1265:  Defeated Simon de Montfort at the Battle of Evesham

1270:  Joined the 9th crusade to the Holy Land

1274:  Returned to England to take up the throne (Henry III, his father, had died in 1272)

1275-1290:  Codified existing statues into a more cohesive system of law, some of which was based in the Magna Carta.

1277-1282:  War against the Welsh

The official web site of the British monarchy says:  “Llywelyn maintained that the rights of his principality were ‘entirely separate from the rights’ of England; he did not attend Edward’s coronation and refused to do homage. Finally, in 1277 Edward decided to fight Llywelyn ‘as a rebel and disturber of the peace’, and quickly defeated him. War broke out again in 1282 when Llywelyn joined his brother David in rebellion.

Edward’s determination, military experience and skilful use of ships brought from England for deployment along the North Welsh coast, drove Llywelyn back into the mountains of North Wales. The death of Llywelyn in a chance battle in 1282 and the subsequent execution of his brother David effectively ended attempts at Welsh independence.”  Ha.

1283:  Hanged, drew, and quartered Prince Dafydd ap Gruffydd in Shrewsbury, first man of standing to die in such a fashion, thus ending all hopes of an independent Wales (see above).

1290:  Expelled the Jews from England (http://www.sarahwoodbury.com/its-all-about-money/)

1296:  Began war with Scotland

1305:  Hanged, drew, and quartered William Wallace in London

1307:  Died 7 July

Another pro-Edward page says:  “Edward’s character found accurate evaluation by Sir Richard Baker, in A Chronicle of the Kings of England: He had in him the two wisdoms, not often found in any, single; both together, seldom or never: an ability of judgement in himself, and a readiness to hear the judgement of others. He was not easily provoked into passion, but once in passion, not easily appeased, as was seen by his dealing with the Scots; towards whom he showed at first patience, and at last severity. If he be censured for his many taxations, he may be justified by his well bestowing them; for never prince laid out his money to more honour of himself, or good of his kingdom.”  http://www.britannia.com/history/monarchs/mon30.html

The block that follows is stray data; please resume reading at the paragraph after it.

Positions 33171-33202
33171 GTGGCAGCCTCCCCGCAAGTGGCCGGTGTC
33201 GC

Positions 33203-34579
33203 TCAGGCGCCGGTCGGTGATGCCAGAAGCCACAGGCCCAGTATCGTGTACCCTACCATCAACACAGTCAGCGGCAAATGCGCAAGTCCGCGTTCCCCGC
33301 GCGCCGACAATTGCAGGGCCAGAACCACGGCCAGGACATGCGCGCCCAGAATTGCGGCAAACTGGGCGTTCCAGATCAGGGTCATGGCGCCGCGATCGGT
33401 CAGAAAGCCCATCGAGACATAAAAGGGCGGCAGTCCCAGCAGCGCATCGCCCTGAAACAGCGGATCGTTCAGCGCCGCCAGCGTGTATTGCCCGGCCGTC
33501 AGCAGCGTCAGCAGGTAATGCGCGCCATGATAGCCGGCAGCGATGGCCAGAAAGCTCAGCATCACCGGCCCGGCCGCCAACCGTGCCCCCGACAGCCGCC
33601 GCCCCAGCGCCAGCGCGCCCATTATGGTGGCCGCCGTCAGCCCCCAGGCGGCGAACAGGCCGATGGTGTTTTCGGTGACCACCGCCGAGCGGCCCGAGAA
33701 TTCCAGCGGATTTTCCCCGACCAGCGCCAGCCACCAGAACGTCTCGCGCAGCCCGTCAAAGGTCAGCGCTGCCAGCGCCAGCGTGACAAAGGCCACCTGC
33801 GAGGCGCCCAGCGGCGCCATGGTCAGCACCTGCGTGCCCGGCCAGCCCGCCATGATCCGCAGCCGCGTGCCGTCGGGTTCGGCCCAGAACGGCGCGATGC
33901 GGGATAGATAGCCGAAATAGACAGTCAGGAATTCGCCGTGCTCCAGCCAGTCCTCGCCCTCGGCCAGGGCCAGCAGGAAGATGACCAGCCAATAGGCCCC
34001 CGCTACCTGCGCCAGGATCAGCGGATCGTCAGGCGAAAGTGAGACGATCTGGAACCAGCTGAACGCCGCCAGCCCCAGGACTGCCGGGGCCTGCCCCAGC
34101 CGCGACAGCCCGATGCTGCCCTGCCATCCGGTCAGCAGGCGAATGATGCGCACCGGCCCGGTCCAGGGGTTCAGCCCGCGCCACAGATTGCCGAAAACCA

http://en.wikipedia.org/wiki/Edward_I_of_England

http://www.royal.gov.uk/HistoryoftheMonarchy/KingsandQueensofEngland/ThePlantagenets/EdwardILongshanks.aspx

by

Dolbadarn Castle

No comments yet

Categories: Research, Tags: , , , , , , , , , , , , ,

Dolbadarn Castle is only 6 1/2 miles as the crow flies from the Menai Straits, and yet, the topography of the area is such that it was built by Llywelyn Fawr (Llywelyn the Great) to guard the mountain pass from Caernarfon to the upper Conwy Valley.  ‘Its position at the tip of Llyn Padarn allowed the garrison to blockade anyone’s movement through that part of the north, then as now a main link to the rest of Wales. The military worth of the spot was evidently recognized as early as the 6th century but surviving masonry dates no earlier than the 1200’s.’ http://www.castlewales.com/dolbd.html

Llywleyn Fawr built the castle in the early 13th century and it was one of the last defenses of Dafydd ap Gruffydd–Llywleyn Fawr’s grandson–in 1283 after Edward had defeated Llywelyn ap Gruffydd, Dafydd’s brother (Paul Davis, Castles of the Welsh Princes, p. 42).  It was then abandoned.

 

A visit to Google Earth reveals that the Castle sits on a crest above a slight valley, overshadowed by the enormous mountains behind it.  ‘The site is a narrow outcrop of rock with steep falls on all sides, especially the east, where there is a sheer drop to Llyn Padarn’ (Adrian Pettifer, Welsh Castles, p. 33).  It is likely that some kind of Roman road passed through the area on its way into the mountains, as traces remain of a temporary Roman camp further up the road, once it turns east to Betws-y-Coed.

According to Pettifer, the keep at Dolbadarn, which is the most well preserved piece of it, ‘vies with the gatehouse at Criccieth as Llywelyn the Great’s finest piece of castle architecture’.   All three floors had fireplaces and toilets, even the basement.  The outer walls were high enough to conceal the roof of the upper floor and protect it from being fired by missles (Pettifer, p. 34).

Llywelyn ap Gruffydd kept his elder brother, Owain, at Dolbadarn, for 20 years, before he was released in 1277 as part of the Treaty of Rhuddlan.  An old man by then, Llywelyn provided for him the cantref of Llyn, in which he died sometime before December, 1282 (Smith, Llywelyn ap Gruffudd, p. 441).

Dolbadarn Castle was last used by Owain Glyndwyr to hold prisoners during his uprising against the English crown in the 1400s.  http://www.castlewales.com/dolbd.html

*Thanks to Stephen Colbert’s, Better Know a District

by

Did Cancer Exist in the Middle Ages?

Categories: Research, Tags: , , , , , , , , , , ,

My dad was diagnosed with prostate cancer in 2001, a few months after my mom had a hysterectomy for uterine cancer.  In 2007, my dad was diagnosed with a second (unrelated) cancer–something horrible called lyposarcoma with a 15 pound tumor in his abdomen. A month after my father died in 2011, my mother was diagnosed with breast cancer, her second (unrelated) cancer.